Complete blood count rdw

Common Questions and Answers about Complete blood count rdw

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Avatar m tn You can really tell from a complete blood count what type of infection you have (as said above). It does show a slight increase in your WBC count so you are fighting some type of infection. The RDW is high as well which just shows there is a variety of cell types. Sometimes this can mean iron deficiency anemia but it isn't too bad since your Hemoglobin is normal. The more important question is what are your symtoms and how long have you had them?
Avatar n tn What does the rest of your complete blood count look like? How are you feeling and do you have any symptoms? The first sign of B12 deficiency is tingling the fingers and hands. Also, fatigue. Did you have your iron, or ferritin drawn as well or anything else?
Avatar f tn I recently got a copy of my full blood count results which shows the following abnormalities: Red blood count (RBC) - HI - 5.09 Mean corpuscular volume (MCV) - LO - 81 Mean corpusc. haemoglobin (MCH) - LO - 25.7 Red blood cell distribution width (RDW) - HI - 14.
550622 tn?1247656720 An elevated MPV is usually accompanied by analytes of the complete blood count being out of reference range. Slightly elevated or decreased MPV values if the rest of the CBC is normal are usually not significant. Values 15% out of range should be referred to a physician to determine cause. Your numbers are so slightly out of range, they more than likely mean nothing is amiss. Hope this helps.
Avatar m tn this is a normal CBC or complete blood count. It has nothing to do with HIV testing.
Avatar m tn Since there is associated neutropenia or low neutrophils, it is more likely to be due to Vit B12 or folate deficiency. Blood cancers result in very low or very high blood cell count. This is not yet evident in your case. While you wait to see a specialist, get a peripheral smear to see the cell types in your blood. Also, start eating healthy and ask your doctor if you can start vitamin B12, folate and iron supplements. Take care!
Avatar f tn I had a complete blood count with differential yesterday that showed normal values for all ranges. Is this sufficient to show no HIV or is that a separate test?
Avatar f tn ve been experiencing headaches (intensity and location keep changing but mostly at top of head, forehead and become more intense at night), weakness, tiredness, restlessness and mental exhaustion for 2 weeks. I went to a GP and he ordered a Complete Blood Count test. It may be a few weeks before I might be able to visit my doctor again, so I thought maybe somebody on this forum could take a look at my test reports and see if there's anything suspicious or urgent?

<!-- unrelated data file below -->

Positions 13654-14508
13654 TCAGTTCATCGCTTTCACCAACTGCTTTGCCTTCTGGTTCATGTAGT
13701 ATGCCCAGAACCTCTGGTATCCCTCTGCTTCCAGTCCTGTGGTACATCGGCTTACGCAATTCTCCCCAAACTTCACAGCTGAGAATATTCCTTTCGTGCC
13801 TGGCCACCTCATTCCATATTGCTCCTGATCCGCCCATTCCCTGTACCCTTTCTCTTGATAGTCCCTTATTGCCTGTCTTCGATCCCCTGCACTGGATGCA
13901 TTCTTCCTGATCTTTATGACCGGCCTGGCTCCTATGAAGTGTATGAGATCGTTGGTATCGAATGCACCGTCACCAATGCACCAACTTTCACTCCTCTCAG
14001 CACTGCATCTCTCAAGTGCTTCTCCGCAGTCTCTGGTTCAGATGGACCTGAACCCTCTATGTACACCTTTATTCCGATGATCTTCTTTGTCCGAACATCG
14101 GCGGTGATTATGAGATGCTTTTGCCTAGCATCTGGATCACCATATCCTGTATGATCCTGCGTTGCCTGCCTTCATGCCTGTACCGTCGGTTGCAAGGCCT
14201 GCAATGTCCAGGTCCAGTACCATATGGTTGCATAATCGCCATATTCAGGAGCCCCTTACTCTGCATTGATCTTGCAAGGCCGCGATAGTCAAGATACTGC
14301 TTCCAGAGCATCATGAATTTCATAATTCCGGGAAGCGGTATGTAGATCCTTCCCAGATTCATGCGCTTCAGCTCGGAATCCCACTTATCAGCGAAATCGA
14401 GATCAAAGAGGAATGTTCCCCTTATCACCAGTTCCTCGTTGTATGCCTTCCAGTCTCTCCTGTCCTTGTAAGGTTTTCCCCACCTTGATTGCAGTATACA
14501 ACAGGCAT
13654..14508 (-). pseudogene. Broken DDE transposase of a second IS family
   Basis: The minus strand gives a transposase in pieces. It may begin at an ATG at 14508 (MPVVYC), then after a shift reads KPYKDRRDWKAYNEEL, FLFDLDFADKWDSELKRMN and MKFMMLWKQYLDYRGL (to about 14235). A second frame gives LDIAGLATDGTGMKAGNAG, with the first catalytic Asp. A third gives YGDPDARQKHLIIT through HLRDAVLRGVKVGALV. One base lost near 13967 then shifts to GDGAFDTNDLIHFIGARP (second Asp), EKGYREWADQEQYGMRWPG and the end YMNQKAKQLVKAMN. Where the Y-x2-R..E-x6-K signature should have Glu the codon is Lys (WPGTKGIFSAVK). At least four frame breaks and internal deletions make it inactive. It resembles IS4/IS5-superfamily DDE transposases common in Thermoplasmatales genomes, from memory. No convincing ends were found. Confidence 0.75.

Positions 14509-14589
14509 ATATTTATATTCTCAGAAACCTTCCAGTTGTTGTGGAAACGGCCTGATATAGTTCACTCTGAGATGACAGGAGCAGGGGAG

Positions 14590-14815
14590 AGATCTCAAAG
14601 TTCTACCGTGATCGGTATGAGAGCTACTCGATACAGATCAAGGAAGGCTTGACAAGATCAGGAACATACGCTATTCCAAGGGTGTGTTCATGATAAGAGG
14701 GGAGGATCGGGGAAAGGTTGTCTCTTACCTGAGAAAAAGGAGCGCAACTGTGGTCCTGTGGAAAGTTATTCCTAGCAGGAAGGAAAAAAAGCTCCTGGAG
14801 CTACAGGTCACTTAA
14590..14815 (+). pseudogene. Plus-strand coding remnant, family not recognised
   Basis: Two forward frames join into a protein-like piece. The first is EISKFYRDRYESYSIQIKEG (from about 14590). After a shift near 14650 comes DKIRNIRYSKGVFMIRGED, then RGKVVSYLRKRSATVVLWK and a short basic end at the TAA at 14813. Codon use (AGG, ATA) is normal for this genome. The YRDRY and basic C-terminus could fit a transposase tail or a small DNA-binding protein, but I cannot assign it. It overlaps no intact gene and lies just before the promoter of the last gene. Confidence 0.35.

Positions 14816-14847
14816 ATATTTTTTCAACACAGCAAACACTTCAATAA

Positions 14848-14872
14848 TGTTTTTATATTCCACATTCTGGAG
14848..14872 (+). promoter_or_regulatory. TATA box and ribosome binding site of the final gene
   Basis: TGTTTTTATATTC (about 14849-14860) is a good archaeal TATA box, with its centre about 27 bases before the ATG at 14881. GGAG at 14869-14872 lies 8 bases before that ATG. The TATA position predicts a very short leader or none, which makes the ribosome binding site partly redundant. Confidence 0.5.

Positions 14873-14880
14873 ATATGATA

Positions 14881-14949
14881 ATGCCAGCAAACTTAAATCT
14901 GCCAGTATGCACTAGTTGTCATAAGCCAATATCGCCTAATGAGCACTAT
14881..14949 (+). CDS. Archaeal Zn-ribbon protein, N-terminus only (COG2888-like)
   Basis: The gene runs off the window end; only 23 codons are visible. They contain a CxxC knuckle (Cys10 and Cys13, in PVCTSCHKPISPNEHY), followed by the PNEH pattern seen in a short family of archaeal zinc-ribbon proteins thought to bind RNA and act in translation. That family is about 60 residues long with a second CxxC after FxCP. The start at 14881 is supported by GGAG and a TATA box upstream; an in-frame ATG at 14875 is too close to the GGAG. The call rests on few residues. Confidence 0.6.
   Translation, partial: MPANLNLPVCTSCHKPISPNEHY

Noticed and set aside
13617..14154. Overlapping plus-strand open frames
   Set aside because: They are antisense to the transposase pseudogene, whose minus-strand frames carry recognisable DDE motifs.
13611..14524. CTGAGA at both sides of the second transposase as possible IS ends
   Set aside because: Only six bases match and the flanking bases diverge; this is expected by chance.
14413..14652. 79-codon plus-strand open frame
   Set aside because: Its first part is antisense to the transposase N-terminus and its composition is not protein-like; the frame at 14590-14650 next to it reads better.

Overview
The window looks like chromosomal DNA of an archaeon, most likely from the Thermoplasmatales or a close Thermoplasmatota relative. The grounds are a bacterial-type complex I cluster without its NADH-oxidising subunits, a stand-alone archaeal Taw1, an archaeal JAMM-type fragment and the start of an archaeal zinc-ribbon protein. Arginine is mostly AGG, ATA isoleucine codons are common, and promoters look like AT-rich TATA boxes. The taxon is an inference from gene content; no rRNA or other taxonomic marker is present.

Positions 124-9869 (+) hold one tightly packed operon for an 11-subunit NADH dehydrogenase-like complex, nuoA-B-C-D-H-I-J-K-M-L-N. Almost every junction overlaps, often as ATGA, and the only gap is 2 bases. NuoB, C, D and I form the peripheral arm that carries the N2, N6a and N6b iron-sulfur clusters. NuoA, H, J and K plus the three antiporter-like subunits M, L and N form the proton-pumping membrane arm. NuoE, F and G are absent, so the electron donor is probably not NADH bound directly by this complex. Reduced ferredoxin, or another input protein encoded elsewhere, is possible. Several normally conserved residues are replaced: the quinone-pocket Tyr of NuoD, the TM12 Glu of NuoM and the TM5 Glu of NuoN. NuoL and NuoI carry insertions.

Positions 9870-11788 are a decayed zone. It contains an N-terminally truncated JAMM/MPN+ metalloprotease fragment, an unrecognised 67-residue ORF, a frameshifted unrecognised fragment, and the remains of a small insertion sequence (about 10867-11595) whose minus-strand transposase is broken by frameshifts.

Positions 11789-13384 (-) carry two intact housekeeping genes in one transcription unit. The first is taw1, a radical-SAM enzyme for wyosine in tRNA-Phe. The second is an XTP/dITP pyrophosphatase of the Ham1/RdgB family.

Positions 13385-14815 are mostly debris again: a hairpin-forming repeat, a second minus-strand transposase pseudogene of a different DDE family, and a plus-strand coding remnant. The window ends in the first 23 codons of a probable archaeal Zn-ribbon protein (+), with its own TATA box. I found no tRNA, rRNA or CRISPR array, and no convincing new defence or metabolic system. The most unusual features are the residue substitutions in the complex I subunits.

Avatar m tn What were her other lab parameters? Do you know what her white blood cell count or platelet count were? Also, what kind of symptoms does she have - how was this initially detected in her?
Avatar n tn everthing is negative such as nitrite,blood bili.ketones.but on a complrtr blood cell count I have a RDWhigh15.o(Ref Range 11.5-14.
Avatar f tn Would a white cell count of nearly 16,000 with a neutrophil [absolute] count of nearly 13,000 be a cause for serious alarm? Have no symptoms (cold, flu, fever, etc.). Red blood counts are normal except for RDW of 12.7 which is very close to the lower limit normal of 12.9.
Avatar f tn those would be a good start. Also the RDW is usually run with a CBC (Complete blood count) if that is in range it is normal. But it sounds like she does have some kind of anemia with her ferritin that high. Also the CBC is important to see if her white blood cells are very high like 20,000 instead of under 10,000. Hope this helps.
Avatar n tn RDW measures the width and variation of the red blood cells. If there were evidence of iron deficiency anemia or decrease of vitamin B12 then the red blood cells would be usually wider or increase. The MCV is the true measurement for deficiencies. The White blood cells are the different Leukocyte count which all of them vary, depending on the type. Suggest asking your MD about the results.
3211536 tn?1359385569 (MCV), is a measure of the average red blood cell size that is reported as part of a standard complete blood count. The MCV is calculated by dividing the total volume of packed red blood cells (also known as hematocrit) by the total number of red blood cells. The resulting number is then multiplied by 10. The red blood cells get packed together when they are spun around at high speeds in a device called a centrifuge.
2061362 tn?1353279518 Here are a couple of links that explain the complete blood count test results and what the results may mean. I think the first link is the best, but the other one offers some information too. The first one has some very good, concise information in table form including the causes of abnormal results: http://labtestsonline.org/understanding/analytes/cbc/tab/test http://www.nlm.nih.gov/medlineplus/ency/article/003657.